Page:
by Lee Cross
Just following up on part one of this blog, I’ve put together a list of books that I would recommend for reading twice…
1. Fight Club
By Chuck Palahniuk
What do you know about Tyler Durden? I’m not going to elaborate on that, I just going to pose another question; what does Marla Singer know about Tyler Durden?
There are three layers of understanding in the pages of Fight Club (and it’s tough to write this without spoilers), the most obvious you pick up on the first time around, but to get to that third deeper level, which is say Marla’s perspective, you have to set you mind, and start over again.
To my mind, it’s almost like reading another book, and really makes you appreciate the subtly of the writing, in a book that is eponymously about people meeting up to fight with one-another
[Just a note here: I could also recommend reading ‘Invisible Monsters’, also by CP, twice; for very similar reasons. But the process is like a magic trick, and once your know the rabbit is coming, you’re always looking up the sleeve for it; so your choice, for reading twice, should be based on which book you read first, and I favour Fight Club as the superior read.]
by Joseph Heller
Some books are stapled together, they don’t flow, they are just one copy and paste line on top of another, and accordingly are absolute shite. Catch-22 is not that style of book, it’s the absolute opposite; its woven together, by one of the master craftsmen, every thread is individually perfect and pretty by itself, but it only becomes truly beautiful when you look at it as a complete tapestry.
The funniest book ever written? – well, I wouldn’t know about that, but It’s probably the funniest book I’ve ever read, and it has become funnier with every rereading (I’m on four myself), there just always seems to be a great line I missed the time(s) before.
I think what marks Catch out as one of the best books ever written, is that the whole book is just one long joke – but it isn’t. It really isn’t.
3. The Lord of the Rings
by JRR Tolkien
The uninitiated are thinking, “but it’s so long”, right about now, and to them I say, “believe me, it isn’t” – and compared to most fantasy books that have followed in its footsteps, it really isn’t.
LOTR has to be read twice, simply because it is so short, lots and lots of minute details go unnoticed the first time you read it through; the quirks of language, the depth to the supporting cast (the characters you never knew existed – if you’ve only seen the movies); then there are the undying historical motivations that made Tolkien write in the style he did – there’s a lot to be learned, particularly the how to write.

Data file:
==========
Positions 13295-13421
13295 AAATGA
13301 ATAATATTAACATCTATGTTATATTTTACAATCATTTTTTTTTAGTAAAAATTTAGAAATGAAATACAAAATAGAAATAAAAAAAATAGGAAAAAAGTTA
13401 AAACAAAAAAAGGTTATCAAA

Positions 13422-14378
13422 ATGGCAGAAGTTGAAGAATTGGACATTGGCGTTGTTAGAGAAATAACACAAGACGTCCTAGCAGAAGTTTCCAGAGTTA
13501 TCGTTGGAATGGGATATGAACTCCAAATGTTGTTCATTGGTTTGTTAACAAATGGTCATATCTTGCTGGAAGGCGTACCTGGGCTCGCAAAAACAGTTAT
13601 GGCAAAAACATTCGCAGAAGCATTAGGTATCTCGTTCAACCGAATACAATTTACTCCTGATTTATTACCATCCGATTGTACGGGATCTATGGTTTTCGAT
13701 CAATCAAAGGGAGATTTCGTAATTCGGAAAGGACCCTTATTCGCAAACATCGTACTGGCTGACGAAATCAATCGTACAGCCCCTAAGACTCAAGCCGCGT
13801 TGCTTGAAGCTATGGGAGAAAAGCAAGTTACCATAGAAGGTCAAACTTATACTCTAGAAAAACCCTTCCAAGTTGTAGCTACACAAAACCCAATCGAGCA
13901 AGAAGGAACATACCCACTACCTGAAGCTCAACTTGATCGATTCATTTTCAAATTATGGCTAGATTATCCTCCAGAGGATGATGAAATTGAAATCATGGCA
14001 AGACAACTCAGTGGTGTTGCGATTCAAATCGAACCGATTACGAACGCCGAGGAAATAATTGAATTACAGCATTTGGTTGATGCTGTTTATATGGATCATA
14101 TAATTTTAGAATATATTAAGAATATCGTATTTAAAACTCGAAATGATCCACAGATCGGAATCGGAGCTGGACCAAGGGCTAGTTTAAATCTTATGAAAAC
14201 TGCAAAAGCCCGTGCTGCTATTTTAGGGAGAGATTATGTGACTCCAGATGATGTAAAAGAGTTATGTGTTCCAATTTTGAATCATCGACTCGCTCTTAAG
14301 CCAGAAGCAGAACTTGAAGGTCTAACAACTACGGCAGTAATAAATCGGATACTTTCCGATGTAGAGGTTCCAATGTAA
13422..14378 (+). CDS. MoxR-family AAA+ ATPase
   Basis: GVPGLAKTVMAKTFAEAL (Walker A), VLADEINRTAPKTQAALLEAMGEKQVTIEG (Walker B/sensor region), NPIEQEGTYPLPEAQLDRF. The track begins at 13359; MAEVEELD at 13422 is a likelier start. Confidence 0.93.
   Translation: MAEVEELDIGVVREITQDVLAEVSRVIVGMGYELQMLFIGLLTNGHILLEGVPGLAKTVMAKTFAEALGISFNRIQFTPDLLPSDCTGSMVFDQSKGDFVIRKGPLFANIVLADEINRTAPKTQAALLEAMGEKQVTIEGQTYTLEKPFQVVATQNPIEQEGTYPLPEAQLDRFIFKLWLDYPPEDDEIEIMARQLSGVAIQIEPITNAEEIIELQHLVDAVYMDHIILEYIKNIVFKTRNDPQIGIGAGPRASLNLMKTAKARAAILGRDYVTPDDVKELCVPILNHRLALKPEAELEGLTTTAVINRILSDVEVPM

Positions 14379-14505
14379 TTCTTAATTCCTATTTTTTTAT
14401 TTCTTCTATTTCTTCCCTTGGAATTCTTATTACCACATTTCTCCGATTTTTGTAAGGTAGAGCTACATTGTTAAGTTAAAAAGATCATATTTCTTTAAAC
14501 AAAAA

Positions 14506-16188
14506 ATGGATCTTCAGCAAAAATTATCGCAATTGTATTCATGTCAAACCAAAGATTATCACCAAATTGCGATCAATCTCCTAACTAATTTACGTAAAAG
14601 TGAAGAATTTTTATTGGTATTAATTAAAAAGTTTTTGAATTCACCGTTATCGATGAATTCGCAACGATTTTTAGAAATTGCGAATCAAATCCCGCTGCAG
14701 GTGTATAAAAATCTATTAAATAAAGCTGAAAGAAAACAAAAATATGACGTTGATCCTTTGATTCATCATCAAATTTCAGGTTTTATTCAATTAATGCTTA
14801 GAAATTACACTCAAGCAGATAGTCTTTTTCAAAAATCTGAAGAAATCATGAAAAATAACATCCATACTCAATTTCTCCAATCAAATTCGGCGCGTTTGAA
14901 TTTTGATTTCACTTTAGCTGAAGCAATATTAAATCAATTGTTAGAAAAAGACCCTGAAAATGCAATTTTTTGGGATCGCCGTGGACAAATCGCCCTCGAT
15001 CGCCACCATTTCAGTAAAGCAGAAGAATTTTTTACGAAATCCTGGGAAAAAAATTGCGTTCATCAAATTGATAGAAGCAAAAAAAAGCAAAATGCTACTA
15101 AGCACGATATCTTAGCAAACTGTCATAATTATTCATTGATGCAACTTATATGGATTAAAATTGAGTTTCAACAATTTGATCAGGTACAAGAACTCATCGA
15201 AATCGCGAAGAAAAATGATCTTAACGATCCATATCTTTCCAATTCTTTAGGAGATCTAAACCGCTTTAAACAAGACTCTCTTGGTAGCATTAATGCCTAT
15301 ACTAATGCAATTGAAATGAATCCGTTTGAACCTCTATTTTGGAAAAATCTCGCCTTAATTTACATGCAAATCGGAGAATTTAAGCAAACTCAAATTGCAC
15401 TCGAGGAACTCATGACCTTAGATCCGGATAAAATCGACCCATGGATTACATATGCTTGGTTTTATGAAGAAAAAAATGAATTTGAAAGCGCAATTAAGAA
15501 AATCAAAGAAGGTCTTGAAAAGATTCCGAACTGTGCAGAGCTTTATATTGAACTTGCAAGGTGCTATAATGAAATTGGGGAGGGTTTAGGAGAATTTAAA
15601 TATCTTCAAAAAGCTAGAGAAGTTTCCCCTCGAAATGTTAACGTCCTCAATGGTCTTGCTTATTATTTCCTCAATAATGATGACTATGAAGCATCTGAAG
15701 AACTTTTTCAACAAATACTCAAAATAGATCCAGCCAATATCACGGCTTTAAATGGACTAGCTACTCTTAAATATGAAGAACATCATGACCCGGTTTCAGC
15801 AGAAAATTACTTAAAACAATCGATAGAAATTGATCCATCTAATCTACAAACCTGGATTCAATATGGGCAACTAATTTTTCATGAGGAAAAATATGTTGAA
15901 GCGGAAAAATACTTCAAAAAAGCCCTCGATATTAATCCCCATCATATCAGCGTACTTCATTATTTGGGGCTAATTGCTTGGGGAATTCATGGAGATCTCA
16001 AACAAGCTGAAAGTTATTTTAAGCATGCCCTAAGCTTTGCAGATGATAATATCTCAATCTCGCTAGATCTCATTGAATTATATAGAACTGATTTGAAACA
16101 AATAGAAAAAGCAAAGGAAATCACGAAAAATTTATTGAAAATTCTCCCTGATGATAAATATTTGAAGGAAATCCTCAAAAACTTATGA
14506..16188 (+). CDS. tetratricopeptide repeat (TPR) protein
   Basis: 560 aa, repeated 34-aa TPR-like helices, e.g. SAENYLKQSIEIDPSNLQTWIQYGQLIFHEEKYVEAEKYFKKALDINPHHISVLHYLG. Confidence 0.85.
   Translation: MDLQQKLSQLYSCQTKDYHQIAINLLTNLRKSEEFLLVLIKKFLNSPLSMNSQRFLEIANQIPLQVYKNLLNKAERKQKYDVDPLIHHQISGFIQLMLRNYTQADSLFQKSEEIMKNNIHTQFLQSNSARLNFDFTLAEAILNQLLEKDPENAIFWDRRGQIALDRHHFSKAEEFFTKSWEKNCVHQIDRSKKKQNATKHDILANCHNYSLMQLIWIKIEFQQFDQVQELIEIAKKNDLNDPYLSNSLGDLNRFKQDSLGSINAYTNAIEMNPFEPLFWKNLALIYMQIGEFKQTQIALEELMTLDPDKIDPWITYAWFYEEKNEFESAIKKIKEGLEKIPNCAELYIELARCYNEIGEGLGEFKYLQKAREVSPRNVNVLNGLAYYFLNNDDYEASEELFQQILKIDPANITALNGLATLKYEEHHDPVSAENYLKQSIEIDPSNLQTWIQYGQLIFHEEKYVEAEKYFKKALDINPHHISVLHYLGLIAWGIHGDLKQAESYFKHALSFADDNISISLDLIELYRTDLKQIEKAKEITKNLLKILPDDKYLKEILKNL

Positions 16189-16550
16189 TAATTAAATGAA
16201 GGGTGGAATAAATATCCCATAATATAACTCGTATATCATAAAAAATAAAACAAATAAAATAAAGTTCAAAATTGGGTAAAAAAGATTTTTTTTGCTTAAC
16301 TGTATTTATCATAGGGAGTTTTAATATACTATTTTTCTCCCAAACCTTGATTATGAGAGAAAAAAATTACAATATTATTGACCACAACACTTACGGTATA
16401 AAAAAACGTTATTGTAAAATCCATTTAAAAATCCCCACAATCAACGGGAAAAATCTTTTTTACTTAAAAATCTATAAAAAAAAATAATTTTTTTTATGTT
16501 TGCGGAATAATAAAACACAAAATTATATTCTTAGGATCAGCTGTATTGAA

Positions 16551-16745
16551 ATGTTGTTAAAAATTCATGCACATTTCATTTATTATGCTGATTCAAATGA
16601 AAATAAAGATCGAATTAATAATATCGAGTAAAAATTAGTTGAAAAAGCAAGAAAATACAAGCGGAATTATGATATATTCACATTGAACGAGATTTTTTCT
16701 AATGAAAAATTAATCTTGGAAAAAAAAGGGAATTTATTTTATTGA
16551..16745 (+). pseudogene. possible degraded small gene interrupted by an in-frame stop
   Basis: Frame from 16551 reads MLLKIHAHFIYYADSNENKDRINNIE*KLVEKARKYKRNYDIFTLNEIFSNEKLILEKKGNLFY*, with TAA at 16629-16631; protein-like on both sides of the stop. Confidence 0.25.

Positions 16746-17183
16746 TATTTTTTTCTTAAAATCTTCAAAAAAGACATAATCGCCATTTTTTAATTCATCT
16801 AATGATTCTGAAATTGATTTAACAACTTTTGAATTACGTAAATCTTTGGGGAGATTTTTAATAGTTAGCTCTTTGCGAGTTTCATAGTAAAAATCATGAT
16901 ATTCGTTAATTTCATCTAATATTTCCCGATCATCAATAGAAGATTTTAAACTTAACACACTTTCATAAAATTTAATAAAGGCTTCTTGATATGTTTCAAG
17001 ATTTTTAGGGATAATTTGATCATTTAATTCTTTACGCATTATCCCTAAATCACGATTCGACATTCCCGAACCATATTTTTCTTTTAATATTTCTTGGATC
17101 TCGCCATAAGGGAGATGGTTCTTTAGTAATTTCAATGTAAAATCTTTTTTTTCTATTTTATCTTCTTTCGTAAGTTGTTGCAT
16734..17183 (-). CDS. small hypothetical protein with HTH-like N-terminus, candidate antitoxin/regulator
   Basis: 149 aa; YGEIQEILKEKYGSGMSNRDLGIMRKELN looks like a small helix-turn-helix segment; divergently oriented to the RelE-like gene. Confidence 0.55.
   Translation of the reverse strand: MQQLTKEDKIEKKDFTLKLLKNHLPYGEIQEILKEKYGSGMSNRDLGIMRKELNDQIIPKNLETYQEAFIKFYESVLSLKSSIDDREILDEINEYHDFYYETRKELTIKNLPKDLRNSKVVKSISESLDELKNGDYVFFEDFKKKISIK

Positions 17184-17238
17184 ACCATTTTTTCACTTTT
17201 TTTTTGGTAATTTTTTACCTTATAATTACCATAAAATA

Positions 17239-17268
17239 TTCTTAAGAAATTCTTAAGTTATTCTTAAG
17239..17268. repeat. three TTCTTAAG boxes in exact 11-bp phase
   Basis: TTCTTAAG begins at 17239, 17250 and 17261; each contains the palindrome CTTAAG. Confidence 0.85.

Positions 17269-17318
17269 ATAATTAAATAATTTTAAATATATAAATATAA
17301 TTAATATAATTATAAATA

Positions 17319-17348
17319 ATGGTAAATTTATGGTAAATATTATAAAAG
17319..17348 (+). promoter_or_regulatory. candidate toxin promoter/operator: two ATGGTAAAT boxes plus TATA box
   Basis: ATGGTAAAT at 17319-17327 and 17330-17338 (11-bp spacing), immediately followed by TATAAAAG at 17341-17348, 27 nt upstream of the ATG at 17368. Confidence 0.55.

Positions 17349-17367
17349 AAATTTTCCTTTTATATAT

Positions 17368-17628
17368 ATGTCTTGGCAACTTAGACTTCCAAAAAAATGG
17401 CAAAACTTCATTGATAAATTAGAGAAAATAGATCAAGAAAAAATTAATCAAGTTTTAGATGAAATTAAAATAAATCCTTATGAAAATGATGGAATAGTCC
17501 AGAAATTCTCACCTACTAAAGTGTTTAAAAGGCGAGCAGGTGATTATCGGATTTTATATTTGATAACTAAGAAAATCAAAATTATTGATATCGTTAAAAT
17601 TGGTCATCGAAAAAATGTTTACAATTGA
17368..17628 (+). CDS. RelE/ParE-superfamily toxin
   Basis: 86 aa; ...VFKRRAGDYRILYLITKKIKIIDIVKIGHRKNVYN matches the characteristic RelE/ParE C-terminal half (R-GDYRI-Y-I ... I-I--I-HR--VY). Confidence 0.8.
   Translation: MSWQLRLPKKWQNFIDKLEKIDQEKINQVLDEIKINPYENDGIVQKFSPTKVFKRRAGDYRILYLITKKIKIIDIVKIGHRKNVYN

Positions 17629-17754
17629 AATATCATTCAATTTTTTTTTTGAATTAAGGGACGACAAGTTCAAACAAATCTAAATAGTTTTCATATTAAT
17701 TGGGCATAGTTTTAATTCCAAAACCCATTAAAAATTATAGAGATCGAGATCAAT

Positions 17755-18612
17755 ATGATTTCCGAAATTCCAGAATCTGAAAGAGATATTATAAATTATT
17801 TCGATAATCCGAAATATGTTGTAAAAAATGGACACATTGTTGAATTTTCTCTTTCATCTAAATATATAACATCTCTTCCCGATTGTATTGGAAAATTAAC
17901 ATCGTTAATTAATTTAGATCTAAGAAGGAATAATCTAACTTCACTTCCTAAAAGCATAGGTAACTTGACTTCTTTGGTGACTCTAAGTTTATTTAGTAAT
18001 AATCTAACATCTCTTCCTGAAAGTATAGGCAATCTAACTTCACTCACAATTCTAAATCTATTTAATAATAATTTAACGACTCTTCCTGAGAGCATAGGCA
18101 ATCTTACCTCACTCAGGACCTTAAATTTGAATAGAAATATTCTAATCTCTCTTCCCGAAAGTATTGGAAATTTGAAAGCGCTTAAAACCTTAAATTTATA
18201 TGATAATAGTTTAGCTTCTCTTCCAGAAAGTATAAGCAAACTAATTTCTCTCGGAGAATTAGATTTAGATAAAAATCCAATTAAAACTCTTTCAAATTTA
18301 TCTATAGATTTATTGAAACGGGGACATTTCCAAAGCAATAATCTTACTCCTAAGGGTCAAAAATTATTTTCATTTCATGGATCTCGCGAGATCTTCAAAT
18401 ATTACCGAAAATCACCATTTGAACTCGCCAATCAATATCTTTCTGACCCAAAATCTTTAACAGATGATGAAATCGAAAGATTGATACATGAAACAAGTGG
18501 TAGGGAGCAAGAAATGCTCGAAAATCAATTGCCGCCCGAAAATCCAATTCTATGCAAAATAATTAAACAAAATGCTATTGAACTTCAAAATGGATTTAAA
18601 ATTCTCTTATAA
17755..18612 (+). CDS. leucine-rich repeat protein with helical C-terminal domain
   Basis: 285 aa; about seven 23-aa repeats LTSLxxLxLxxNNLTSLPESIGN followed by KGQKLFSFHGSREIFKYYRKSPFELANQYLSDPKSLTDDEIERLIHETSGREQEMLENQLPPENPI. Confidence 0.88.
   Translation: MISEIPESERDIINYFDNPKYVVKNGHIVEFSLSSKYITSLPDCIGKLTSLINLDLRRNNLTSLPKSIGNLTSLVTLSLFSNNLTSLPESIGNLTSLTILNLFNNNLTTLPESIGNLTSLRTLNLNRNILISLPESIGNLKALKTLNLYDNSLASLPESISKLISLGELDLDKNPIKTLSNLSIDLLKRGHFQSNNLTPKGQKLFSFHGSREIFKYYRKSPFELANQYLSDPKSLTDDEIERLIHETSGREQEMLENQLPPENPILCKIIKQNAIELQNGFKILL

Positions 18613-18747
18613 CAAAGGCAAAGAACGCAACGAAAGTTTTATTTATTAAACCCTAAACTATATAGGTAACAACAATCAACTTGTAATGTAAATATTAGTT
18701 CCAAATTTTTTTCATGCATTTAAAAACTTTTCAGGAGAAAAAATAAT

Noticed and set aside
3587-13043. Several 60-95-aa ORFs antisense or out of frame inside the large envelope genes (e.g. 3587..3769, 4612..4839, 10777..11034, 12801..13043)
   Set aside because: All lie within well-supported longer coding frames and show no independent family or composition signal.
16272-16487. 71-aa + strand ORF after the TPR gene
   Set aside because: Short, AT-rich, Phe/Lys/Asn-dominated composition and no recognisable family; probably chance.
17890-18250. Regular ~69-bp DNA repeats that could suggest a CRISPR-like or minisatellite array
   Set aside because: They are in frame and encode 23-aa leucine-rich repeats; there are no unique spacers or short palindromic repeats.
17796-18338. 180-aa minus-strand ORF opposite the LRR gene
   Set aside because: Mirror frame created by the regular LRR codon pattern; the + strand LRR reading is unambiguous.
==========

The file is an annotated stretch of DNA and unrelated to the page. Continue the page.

The point is, there’s too much stuff in those pages, and the first time around you’re rightly focused on the elements central to the plot. If you take time to read the book again (which I appreciate is a daunting task, to those who don’t read particularly quickly) you realize how essential the previously unnoticed filler is, which will be what changes your feelings for the book from lust to love.
by George Orwell
18 months ago, I don’t think I’d have included 1984 on a list of books you MUST read twice, not because it isn’t exceptional, which it undoubtedly is… but being exceptional isn’t my principal qualifying factor for making a list like this (if it was, then the list would be 50-100 books long).
Still, a week is a long time in politics, and the last 18 months, of Trump and Brexit, have just served to highlight a general swing to the extreme right, to attitudes in the English-speaking world.
Now is the time to read Eighty-Four again, just to be reminded of how bad things can get, and why our freedoms are worth fighting for (regardless of your political leanings).
5. Gravity’s Rainbow
by Thomas Pynchon
Look, here’s the deal; if you are going to read Gravity’s Rainbow once then, before you even start, you should be fully prepared for the fact that you probably going to need to read it twice – at least.
Hands up here; I’m not there yet, and can’t swear I’ll ever be. To finish it the first time was an act of sheer bloody-mindedness.
I’ve read a dozen reviews online, with people holding opinions similar to my own; the best review I came across simply read, “Gravity’s Rainbow, is a book about a man in Word War Two, who gets erections”.
I suspect that review was written by a person who read the book twice.
6. Harry Potter and the Half-Blood Prince
by JK Rowling
[Before going on, I must stress that this recommendation is entirely dependent on the second-time reader, having read all 7 Harry Potter books a least once]
How can I, as an experienced adult reader, possibly consider recommending a children’s book twice, to fellow bookworms? – well, quite obviously, ‘Harry Potter’ isn’t just any kids book; nor is JK Rowling just any children’s writer.
For me, HP6 is the highwater mark, it’s where the story of sevens books all comes together, is given its ultimate texture and focus, and steps beyond the levels of imagination you usually find in books aimed at younger readers – while still being completely accessible to them.
I’m trying to write this recommendation without filling it with spoilers, and the only way I can is by finishing it with a question; “at any point, did you ever consider the possibility that Albus Dumbledore could be wrong”?
And that’s quite enough from me, I could go on with more recommendations, most of which would be Fant-Sci books – simply because they more commonly have elements of pure imagination (languages, places, peoples, etc) within there plots, which can take a second look to get a grip on.
If anyone happens to read this, and has some personal suggestions for books worth rereading, please feel free to message me on twitter @LeopoldBroom @literatipulp – all suggestions are welcome.